300 350 400 450 500 550 X (nm)

FIGURE 16.4 Relative spectral distributions for a typical black lamp and the solar spectrum at zenith angles of 0 and 80° normalized to the same N02 photolysis rate constant (adapted from Carter et al., 1984).

spectrum at two zenith angles, where all curves have been normalized to the same NOz photolysis rate constant /c, (Carter et al., 1984). (See later for a discussion of k{, which is a measure of the total light intensity.) Superimposed on the broad emission continuum from the phosphor are the low-pressure mercury lines at 313, 334, 365-366, 405-408, and 436 nm.

While such lamps provide good light intensity in the 340- to 400-nm region (and at the 313-nm mercury line) where important atmospheric photochemistry occurs, their spectral distribution is very different from that of the sun. Specifically, much of the intensity resides in the sharp mercury lines, and the output is poor in the critically important actinic UV region from 290 to 340 nm. In addition, the intensity falls off at A > 375 nm, whereas the intensity of solar radiation is increasing significantly in this region. Such differences can significantly alter the photochemistry of important species such as 03, N03, and HCHO, even if the lamp output is normalized to give the same N02 photolysis rate constant (A:,) as the sun.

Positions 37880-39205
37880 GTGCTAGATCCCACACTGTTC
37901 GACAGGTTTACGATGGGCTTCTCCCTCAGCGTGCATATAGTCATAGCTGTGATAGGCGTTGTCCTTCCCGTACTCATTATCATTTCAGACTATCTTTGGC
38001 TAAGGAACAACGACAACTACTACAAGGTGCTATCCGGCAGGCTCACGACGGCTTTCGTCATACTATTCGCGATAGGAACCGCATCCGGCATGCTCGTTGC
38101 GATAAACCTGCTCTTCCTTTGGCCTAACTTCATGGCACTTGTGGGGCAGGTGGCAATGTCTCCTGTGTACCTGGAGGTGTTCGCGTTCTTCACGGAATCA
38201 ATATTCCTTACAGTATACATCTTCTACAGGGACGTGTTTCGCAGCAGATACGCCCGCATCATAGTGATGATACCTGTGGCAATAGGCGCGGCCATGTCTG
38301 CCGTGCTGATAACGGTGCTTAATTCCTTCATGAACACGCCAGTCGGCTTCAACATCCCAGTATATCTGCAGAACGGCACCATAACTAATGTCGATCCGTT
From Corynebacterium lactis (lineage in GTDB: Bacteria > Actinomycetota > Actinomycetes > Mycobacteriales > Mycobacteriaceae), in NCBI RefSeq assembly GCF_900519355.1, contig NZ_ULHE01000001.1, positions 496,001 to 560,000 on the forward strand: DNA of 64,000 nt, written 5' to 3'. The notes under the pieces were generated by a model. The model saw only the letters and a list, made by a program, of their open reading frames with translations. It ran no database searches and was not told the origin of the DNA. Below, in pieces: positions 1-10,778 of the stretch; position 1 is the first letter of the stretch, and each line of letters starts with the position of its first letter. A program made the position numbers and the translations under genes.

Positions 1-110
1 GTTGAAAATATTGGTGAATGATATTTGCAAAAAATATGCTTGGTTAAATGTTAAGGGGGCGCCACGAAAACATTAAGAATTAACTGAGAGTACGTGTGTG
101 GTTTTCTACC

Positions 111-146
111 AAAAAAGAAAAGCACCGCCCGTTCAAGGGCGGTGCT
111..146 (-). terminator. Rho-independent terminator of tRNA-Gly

(3) Sunlamps A sunlamp is similar to a black lamp, except that a different type of phosphor is used and the lamp envelope transmits UV. Figure 16.5 shows a typical spectral distribution from a commercial sunlamp. The wavelength corresponding to maximum power is shifted to lower wavelengths (~ 310 nm), compared to black lamps, and there is significant intensity down to ~270 nm. However, the intensity decreases rapidly above ~330 nm. The mercury lines can again be seen superimposed on the phosphor fluorescence.

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